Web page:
- Has vomiting that goes on for more than one day
- Seems to be dehydrated (signs include urinating less than usual, not having tears when crying, being less alert and less active than usual)
- Has a specific symptom, such as a sore throat or ear pain
- Has pain when he or she urinates
SHOULD I TREAT MY CHILD’S FEVER?
Fever may play a role in fighting infection, but it can also make a child uncomfortable.The height of a child’s fever is not always the best indicator of whether the child needs to be treated and/or evaluated. Instead, it is important to note how a child behaves and appears. Fever is usually accompanied by other symptoms. Some of these symptoms require evaluation by a pediatrician , even if there is no fever. Some of these symptoms are :
So in most cases, it is not necessary to treat a child’s fever if he is eating , has normal activity and has no other worning symptoms as mentioned in the table above .
Treatment Options for Fever
- Observation :
Which is the most common way of dealing with fever , as mentioned previously if your child is active , feeding well and has no worning symptoms then maybe it is better to let the fever boost his immune system to fight the cause of his illness.
- Medications :
The most effective way to treat fever is to use a medication such as acetaminophen (sample brand name: Adol or panadol ) or ibuprofen (sample brand names: Advil, Brufen). These treatments can reduce the child’s discomfort and lower the child’s temperature by 2 to 3°F (1 to 1.5°C).
Aspirin is not recommended for children under age 18 years due to concerns that it can cause a rare but serious illness known as Reye syndrome.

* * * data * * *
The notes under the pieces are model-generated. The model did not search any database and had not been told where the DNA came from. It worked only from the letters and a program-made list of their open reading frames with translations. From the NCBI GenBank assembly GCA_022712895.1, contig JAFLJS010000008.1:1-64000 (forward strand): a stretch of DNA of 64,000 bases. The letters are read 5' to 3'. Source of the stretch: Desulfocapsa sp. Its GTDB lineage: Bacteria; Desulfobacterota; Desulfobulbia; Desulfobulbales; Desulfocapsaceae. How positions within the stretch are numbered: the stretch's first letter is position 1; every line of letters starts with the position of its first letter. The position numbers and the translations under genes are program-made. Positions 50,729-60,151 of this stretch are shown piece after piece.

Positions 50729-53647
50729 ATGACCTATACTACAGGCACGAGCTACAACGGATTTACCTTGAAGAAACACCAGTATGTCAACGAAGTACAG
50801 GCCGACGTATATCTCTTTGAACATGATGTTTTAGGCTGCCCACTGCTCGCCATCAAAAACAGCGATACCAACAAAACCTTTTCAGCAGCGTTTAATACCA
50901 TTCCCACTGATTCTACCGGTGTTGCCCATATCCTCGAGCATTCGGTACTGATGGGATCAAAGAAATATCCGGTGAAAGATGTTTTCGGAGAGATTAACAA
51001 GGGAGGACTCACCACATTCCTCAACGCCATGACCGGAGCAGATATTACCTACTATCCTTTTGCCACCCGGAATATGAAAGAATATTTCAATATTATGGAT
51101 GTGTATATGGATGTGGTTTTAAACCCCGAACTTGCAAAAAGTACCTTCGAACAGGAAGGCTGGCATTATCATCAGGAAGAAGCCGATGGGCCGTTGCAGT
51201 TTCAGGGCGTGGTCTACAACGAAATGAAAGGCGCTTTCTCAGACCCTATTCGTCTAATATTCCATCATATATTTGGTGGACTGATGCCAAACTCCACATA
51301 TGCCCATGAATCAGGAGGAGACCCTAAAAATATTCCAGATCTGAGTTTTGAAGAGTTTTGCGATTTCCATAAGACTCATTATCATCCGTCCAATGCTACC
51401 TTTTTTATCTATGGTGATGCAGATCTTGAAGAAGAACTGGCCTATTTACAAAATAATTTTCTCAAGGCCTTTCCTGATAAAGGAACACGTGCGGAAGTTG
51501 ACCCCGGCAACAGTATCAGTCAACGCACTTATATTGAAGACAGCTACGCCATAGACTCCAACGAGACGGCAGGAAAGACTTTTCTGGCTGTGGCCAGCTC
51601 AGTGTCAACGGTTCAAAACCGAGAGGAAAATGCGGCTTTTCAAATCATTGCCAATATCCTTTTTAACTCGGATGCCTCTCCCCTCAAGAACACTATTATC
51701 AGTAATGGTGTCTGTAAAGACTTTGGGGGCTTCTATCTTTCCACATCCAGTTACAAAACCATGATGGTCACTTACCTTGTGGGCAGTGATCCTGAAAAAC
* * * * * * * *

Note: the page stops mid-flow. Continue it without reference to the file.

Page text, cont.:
Acetaminophen may be given every four to six hours as needed . Acetaminophen should not be used in children younger than three months of age without consultation with a health care provider. The dose of acetaminophen should be calculated based upon the child’s weight (not age).
Fever-reducing medications should only be given as needed and discontinued once annoying symptoms have resolved.
- Increase fluids :
Having fever can increase a child’s risk of becoming dehydrated. To reduce this risk, parents should encourage their child to drink an adequate amount of fluids. Children with fever may not feel hungry, and it is not necessary to force them to eat. However, fluids such as milk (cow’s or breast), formula, and water should be offered frequently. If the child is unwilling or unable to drink fluids for more than a few hours, the parent should consult the child’s health care provider.
- Rest :
Having a fever causes most children to feel tired and achy. During this time, parents should encourage their child to rest as much as the child wants. It is not necessary to force the child to sleep or rest if he or she begins to feel better. In most cases children may return to school or other activities when the temperature has been normal for 24 hours .
- Sponging and baths :
May be used occasionally if the fever is going very high and not responding to fever medications .